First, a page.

The DIGICAL show – the land were a £10,000 printer is considered cheap and anything less than £2,000 is barely worth investing in.
3D printing was not necessarily new to me. When I studied Fine Art I experimented with the Universities facilities but this show took my knowledge to a whole new level. From printers that use LED screens to harden resin to the traditional build up of a material in layers, the printers on show displayed a range of printer quality, speed and reliability; the latter being perhaps the most important.
Imagine being 94 hours into a printing session and having the printer suddenly cut out, leaving your model unfinished and effectively useless. This happened not once but twice to a gentleman who had invested in a ‘cheap’ model. At that rate perhaps it would have been quicker to manually produce the model, you know, a bit of hands on crafting (I didn’t mention this to him though as he seemed irritated enough).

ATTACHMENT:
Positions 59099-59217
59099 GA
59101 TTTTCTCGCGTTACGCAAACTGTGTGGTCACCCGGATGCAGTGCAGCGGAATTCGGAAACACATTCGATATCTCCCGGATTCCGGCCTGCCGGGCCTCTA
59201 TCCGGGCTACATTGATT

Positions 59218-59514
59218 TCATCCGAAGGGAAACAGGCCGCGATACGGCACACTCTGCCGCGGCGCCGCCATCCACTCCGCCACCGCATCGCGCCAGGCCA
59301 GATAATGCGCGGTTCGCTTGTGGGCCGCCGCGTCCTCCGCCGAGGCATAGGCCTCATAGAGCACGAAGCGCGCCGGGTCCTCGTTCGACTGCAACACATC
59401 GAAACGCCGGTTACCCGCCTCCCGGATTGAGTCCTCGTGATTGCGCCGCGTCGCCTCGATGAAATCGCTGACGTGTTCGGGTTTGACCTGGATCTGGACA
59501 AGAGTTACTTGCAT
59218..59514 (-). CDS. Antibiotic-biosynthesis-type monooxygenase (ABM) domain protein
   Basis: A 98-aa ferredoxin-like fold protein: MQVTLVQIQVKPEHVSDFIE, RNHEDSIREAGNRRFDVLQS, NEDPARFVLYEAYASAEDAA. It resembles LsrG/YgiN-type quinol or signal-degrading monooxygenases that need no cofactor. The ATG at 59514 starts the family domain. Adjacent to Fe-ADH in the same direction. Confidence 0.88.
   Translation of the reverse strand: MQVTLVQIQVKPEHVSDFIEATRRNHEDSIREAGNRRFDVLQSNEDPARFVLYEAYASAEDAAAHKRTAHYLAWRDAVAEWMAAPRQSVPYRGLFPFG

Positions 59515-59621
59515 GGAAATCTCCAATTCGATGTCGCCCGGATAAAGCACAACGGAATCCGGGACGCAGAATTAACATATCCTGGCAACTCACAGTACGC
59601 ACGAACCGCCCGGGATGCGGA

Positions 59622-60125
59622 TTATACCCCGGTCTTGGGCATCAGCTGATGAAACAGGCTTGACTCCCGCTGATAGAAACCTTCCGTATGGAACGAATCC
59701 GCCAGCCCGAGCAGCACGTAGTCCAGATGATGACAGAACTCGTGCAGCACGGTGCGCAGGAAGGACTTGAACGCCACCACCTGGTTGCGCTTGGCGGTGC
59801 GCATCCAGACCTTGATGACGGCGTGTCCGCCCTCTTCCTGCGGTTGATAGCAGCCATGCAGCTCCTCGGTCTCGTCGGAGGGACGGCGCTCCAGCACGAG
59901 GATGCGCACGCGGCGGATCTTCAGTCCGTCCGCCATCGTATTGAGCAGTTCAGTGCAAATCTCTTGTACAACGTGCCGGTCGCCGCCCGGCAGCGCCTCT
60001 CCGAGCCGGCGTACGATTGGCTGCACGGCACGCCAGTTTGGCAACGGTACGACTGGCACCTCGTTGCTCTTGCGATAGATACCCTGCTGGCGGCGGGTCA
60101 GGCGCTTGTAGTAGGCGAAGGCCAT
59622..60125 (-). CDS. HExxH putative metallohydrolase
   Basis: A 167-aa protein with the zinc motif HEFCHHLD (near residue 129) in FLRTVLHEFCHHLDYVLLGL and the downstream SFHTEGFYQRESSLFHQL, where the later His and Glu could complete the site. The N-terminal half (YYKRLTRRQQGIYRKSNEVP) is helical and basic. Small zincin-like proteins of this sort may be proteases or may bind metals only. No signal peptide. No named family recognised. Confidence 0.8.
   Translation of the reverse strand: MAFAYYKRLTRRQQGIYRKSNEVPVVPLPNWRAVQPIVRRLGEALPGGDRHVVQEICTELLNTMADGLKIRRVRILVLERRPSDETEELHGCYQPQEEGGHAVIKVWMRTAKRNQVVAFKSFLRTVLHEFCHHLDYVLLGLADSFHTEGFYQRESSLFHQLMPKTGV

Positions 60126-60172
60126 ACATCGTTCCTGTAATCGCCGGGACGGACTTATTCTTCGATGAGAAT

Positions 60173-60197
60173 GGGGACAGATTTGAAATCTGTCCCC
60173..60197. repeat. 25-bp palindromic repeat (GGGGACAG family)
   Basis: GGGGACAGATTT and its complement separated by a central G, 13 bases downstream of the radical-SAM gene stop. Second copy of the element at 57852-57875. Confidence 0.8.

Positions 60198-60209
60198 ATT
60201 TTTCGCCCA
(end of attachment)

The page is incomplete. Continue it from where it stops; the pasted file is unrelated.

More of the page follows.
The show enabled me to see what is available for us to develop prototypes with but it also hammered home the need to listen to consumers. The building was full of buyers and sellers, each with unique stories of failures and successes. When Edward Feng began to talk about his involvement in Raise3D, another 3D printing company, he emphasised the need to take a user first and community based approach. His company failed with its first generation of 3D printers and only by listening to what its consumer wanted, learning and understanding the customer’s needs is the product and company now successful.
As time passes and 3D printing technology becomes more advanced and cheaper it may be that each and every home contains a 3D printer and that the market for mass producing other goods disintegrates. Why walk to a store and buy a new plant pot when you can 3D print one in your living room? For now though it seems that the technology has enough kinks in it to warn off anyone who isn’t tech savvy, with a trip to Wilkinson’s looking more enjoyable that learning how to use CAD.
3D printed objects developed using Image Scanning techniques